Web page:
In the Green
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Theater review by Raven Snook
Saint Hildegard von Bingen was one of the most powerfully gifted figures of the Middle Ages: a 12th-century writer, composer, naturalist, theologian and visionary in an era when most women were simply married and written off. But you don't learn much about her achievements in Grace McLean's In the Green. Instead, this ambitious but unsatisfying chamber musical attempts to tell her origin story, focusing on the three decades, starting in childhood, that she spent entombed in a cell with anchoress Jutta von Sponheim at a Benedictine monastery in Germany.
These two brilliant women found freedom only when locked away from the world—an irony that McLean pounds home with a mace. In its gracelessly blunt lyrics and gimmicky concepts—three actresses (Rachael Duddy, Ashley Pérez Flanagan and Hannah Whitney) play Hildegard, holding puppets representing her hands, mouth and eyes to indicate that she's fractured—the show wears its subtext on its long medieval sleeves. But the music is heavenly: a dazzling combination of folk, funk and pop that features live vocal looping and even incorporates some of Hildegard's liturgical music. Gorgeously sung by a five-woman cast that also includes McLean as Jutta and the excellent Mia Pak as the darkest part of Jutta's subconscious, the tunes soar even as the story stays earthbound.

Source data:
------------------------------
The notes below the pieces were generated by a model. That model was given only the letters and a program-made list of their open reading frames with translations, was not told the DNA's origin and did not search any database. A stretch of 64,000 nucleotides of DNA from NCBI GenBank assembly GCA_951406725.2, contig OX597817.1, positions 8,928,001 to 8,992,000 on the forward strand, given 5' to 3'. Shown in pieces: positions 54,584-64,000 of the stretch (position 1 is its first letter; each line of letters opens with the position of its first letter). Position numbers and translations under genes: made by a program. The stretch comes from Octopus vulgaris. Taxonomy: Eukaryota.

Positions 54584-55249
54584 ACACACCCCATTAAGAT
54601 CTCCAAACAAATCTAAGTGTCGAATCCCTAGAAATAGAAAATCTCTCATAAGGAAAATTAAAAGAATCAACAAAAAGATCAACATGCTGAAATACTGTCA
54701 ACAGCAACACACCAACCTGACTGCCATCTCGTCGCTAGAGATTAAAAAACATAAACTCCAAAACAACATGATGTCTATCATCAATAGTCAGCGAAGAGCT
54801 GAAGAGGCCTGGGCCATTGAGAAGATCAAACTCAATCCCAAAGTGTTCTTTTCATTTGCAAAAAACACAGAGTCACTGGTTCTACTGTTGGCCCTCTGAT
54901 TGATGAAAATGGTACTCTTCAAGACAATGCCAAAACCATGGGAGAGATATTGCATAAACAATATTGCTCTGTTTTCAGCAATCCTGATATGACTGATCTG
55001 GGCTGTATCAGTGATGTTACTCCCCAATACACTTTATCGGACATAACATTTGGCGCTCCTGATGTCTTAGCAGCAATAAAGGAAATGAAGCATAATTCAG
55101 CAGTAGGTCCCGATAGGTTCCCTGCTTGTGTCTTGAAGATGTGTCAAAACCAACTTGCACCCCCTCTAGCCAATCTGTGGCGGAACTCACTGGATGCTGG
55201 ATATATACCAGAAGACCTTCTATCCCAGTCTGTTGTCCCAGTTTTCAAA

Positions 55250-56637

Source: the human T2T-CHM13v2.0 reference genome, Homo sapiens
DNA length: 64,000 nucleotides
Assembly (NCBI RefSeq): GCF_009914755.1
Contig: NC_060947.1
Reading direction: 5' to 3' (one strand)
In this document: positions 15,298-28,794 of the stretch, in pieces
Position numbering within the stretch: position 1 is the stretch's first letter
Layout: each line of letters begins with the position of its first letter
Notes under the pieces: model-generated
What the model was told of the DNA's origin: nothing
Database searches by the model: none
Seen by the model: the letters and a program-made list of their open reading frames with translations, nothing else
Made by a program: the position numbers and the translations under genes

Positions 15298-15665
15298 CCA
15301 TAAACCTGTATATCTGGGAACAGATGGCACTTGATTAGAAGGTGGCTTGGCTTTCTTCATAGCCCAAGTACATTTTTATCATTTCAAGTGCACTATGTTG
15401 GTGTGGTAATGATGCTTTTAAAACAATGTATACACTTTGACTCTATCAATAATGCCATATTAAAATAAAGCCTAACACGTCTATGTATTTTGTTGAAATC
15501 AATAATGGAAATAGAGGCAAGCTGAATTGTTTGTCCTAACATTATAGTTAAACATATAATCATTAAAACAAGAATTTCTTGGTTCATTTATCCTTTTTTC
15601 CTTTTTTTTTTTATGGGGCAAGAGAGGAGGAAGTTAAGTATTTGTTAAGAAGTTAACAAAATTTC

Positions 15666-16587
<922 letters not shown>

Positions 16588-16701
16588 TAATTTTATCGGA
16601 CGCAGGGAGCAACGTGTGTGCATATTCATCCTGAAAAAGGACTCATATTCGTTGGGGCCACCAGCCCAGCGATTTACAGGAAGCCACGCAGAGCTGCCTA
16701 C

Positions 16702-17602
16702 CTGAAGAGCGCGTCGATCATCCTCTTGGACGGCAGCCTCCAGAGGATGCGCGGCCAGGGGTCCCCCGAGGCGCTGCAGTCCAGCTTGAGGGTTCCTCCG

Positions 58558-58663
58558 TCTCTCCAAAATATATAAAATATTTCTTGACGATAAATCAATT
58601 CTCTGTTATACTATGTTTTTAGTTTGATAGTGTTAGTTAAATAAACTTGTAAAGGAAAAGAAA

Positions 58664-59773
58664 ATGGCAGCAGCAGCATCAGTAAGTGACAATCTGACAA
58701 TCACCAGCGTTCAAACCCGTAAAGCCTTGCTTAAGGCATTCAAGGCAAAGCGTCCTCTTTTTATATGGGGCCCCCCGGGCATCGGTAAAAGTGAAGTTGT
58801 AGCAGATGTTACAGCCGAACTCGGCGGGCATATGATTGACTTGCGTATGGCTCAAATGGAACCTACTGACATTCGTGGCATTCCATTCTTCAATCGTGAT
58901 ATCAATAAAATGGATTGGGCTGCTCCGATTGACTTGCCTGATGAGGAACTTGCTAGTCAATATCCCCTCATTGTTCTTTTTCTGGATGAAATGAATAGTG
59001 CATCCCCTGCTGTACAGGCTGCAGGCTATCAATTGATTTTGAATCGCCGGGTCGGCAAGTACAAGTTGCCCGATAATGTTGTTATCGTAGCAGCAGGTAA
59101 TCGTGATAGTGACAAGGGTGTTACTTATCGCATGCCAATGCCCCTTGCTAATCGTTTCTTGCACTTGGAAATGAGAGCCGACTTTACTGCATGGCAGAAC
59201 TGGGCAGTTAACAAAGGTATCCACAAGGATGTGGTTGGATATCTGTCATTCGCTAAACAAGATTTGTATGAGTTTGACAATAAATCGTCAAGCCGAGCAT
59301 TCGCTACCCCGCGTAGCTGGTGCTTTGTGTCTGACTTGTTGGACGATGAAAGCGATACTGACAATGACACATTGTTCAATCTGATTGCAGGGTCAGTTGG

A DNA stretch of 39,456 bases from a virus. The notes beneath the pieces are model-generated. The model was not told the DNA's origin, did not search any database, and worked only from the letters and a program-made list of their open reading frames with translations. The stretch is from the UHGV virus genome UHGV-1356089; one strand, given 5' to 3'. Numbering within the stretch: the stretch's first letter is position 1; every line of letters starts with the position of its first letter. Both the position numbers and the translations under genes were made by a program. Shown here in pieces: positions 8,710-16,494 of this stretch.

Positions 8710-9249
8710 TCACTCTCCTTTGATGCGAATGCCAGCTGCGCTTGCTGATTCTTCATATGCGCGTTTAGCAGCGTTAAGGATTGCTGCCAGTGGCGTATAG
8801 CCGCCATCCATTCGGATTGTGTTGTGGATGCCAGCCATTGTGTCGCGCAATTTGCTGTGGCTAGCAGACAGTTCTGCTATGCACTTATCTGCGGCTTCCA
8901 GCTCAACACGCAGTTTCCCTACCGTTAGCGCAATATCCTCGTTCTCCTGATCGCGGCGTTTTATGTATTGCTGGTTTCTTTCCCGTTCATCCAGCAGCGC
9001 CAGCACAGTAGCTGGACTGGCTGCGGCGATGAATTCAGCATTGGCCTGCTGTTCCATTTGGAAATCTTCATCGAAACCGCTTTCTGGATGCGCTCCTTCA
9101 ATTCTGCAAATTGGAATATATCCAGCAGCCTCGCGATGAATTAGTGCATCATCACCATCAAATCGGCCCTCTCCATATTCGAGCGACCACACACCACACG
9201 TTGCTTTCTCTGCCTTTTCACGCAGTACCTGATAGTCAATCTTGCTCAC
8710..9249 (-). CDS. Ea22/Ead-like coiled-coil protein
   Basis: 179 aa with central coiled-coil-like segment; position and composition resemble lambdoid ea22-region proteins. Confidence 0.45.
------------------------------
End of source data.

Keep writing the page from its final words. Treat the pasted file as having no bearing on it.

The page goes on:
Director Lee Sunday Evans can't liven up the inaction, which basically amounts to Jutta and Hildegard going in literal and figurative circles as they debate such questions as dark versus light, life versus death, broken versus whole. An abrupt and seemingly tacked-on ending briefly shows Hildegard's post-Jutta existence and hints that In the Green could use more time to ripen. Just as Hildegard's potential was apparent to Jutta, however, McLean’s promise shines through this fascinating if flawed experiment.
Claire Tow Theater (Off Broadway). Book, lyrics and music by Grace McLean. Directed by Lee Sunday Evans. With ensemble cast. Running time: 1hr 30mins. No intermission.